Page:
My dad told me once that presentation is the most important part of the art process. I think that dad used this knowledge to keep people away as much as he did attract them. I think of how he kept his house on the day when we went to go clean it out. Dad had some nice things, but I think he know that some of the people who he associated with would steal from him if they knew the value of these objects, so he made them look shabby so that only he would know the true value.

This speaks to me as a bit of a life lesson. The treasures in this world are buried in the dirt.

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And like the red words of someone’s thought bubble, spring is conceived…

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I have a thing about being in public spaces just to hear people talk. It is the next best thing to conversation when you can’t find a friend to talk with and when you really, really need one. Sometimes–actually always–God ordains something or someone to happen. What better day than on earth day that God should send me Peter and Paul, messengers of the Gospel to the world?

I was playing chess when another chess fan came up and asked me if I wanted to strike up a game. Peter turned out to be a magician, yes a magician, from St John’s, NB. He knows a lot about philosophy, ideas and even computer theory. We had a grand old time playing chess, talking deep and laughing it up. Peter introduced me to his friend, Paul, who like me, is a visual artist but from George. Paul is also Ojibway, like my dad.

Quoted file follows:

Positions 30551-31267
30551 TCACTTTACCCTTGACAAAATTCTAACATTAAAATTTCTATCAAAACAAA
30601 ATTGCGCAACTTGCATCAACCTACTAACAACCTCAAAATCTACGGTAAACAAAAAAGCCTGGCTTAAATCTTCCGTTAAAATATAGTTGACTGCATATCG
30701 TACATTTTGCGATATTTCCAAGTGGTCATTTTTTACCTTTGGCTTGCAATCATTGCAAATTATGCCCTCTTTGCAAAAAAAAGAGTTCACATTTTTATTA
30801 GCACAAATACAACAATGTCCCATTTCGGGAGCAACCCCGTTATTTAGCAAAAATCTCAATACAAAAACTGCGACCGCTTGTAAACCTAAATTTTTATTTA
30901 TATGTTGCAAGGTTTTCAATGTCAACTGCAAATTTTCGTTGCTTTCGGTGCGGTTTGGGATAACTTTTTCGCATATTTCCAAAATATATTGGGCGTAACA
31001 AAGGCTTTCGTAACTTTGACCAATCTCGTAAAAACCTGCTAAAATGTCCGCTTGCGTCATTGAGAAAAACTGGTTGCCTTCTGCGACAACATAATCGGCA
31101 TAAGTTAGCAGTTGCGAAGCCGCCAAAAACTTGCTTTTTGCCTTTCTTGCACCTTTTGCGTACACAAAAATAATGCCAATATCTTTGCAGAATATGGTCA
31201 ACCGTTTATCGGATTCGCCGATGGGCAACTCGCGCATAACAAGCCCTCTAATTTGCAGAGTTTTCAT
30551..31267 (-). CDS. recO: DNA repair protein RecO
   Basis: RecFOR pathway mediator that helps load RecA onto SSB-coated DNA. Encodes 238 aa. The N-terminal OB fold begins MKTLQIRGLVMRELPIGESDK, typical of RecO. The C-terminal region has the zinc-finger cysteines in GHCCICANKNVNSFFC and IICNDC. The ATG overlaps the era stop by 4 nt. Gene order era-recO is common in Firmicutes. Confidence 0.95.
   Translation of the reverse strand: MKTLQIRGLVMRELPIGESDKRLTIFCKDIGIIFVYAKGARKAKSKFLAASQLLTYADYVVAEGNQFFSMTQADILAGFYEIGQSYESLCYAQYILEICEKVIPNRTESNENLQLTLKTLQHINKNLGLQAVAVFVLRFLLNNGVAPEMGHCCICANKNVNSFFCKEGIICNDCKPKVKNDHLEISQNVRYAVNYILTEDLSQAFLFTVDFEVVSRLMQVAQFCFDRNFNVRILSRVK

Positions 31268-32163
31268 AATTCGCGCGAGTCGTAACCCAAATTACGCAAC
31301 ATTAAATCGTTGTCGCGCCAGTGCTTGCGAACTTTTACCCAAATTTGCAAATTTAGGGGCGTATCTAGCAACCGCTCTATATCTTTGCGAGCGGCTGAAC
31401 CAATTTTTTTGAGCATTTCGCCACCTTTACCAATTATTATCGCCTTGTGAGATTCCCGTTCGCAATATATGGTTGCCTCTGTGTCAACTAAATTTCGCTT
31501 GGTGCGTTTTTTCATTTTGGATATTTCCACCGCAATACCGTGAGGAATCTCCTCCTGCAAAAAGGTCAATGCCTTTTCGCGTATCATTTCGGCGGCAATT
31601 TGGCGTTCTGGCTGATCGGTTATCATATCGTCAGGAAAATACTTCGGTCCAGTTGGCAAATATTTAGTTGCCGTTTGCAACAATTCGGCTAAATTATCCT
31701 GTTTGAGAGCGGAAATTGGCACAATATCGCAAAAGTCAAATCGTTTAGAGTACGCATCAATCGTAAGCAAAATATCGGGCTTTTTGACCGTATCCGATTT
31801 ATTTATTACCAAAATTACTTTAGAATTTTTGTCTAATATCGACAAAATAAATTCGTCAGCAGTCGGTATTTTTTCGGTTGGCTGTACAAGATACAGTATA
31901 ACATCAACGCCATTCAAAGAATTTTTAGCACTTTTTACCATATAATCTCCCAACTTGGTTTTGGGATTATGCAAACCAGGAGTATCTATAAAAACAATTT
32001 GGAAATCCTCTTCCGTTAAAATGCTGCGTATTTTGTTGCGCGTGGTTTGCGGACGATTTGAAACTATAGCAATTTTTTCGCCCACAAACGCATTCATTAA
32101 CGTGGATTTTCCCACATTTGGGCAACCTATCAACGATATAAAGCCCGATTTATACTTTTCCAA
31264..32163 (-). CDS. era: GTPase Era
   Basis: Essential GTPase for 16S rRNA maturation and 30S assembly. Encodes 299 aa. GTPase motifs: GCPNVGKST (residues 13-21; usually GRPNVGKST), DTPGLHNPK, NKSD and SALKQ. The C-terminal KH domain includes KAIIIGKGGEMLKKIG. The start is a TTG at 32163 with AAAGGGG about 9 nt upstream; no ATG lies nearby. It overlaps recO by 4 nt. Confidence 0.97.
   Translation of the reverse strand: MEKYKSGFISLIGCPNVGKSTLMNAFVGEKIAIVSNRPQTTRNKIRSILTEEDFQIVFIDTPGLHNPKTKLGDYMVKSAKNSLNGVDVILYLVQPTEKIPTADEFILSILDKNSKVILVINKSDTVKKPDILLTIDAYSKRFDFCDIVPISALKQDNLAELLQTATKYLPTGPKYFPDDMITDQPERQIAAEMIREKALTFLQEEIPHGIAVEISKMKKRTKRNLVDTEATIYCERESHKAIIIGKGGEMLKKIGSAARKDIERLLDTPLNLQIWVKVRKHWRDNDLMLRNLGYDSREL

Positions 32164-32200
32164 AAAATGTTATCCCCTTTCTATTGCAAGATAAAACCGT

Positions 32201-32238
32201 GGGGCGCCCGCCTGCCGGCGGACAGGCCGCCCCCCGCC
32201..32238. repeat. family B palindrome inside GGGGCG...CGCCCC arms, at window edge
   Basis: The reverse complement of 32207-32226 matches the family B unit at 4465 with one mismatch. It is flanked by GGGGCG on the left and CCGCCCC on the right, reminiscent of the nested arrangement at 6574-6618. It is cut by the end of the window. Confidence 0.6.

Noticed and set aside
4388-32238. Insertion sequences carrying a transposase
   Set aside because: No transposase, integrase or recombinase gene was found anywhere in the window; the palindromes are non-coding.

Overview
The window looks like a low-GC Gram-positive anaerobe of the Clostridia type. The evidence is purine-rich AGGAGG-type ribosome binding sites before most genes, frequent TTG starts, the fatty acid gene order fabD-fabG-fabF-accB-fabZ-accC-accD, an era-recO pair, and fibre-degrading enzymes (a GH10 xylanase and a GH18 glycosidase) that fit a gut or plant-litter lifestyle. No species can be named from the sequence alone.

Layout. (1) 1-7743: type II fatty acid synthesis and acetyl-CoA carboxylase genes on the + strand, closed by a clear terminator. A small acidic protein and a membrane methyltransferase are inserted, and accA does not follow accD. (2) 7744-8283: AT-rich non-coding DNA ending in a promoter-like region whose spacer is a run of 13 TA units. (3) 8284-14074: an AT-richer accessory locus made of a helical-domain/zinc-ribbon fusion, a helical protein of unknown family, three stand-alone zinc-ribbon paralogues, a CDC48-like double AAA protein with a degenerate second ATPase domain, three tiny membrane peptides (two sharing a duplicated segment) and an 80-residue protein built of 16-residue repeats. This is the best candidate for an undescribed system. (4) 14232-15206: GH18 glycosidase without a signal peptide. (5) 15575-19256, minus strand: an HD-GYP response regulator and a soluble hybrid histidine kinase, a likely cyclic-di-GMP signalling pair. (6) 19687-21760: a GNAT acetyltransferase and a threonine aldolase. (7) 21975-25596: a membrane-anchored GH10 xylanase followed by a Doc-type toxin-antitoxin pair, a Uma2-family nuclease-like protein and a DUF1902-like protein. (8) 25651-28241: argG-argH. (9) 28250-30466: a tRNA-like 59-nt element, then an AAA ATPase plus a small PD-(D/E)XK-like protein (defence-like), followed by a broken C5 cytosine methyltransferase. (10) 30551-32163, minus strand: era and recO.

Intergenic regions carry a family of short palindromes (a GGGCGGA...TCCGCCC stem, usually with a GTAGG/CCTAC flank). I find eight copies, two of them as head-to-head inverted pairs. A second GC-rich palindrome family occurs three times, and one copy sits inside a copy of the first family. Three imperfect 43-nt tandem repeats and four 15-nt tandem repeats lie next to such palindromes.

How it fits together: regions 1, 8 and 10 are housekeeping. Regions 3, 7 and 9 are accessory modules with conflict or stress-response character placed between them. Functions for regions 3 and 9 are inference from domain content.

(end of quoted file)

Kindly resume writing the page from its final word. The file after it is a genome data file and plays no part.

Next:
Peter mentioned that he loves art. And the first artist that he mentioned? Escher!

Peter also mentioned that he was going to Haida Gwaii.

Peter finished off the afternoon with a bagel photo op (for a contest), and a series of magic tricks, including this amazing trick that involved a twisting fork with only one hand–yes, a normal fork…yes, only one hand…

God sent some friends when I needed them. Yes, it was quite unorthodoxically, yet characteristically God at work!

Please check out Peter’s blog at and Paul’s blog at

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I had a strange urge to want to change my Facebook profile pic to a daffodil. And this reminded me of the Canadian Cancer Society’s “Daffodil Days”

I have a few friends who have been affected by cancer and some of their stories have resonated with me.

This is usually around the time when the cherry blossoms are in bloom in Vancouver and the lower mainland. It makes me think that there are probably some people who are down there right now getting treated for cancer and that perhaps some of them are able to walk around and reflect upon how short life is. We should all keep this in the back of our minds, really.

I wanted to ask people to share their experiences. Do you know someone who has beaten cancer? Do you know someone who died from it? Did they leave behind something special?

Please post and share your experiences 🙂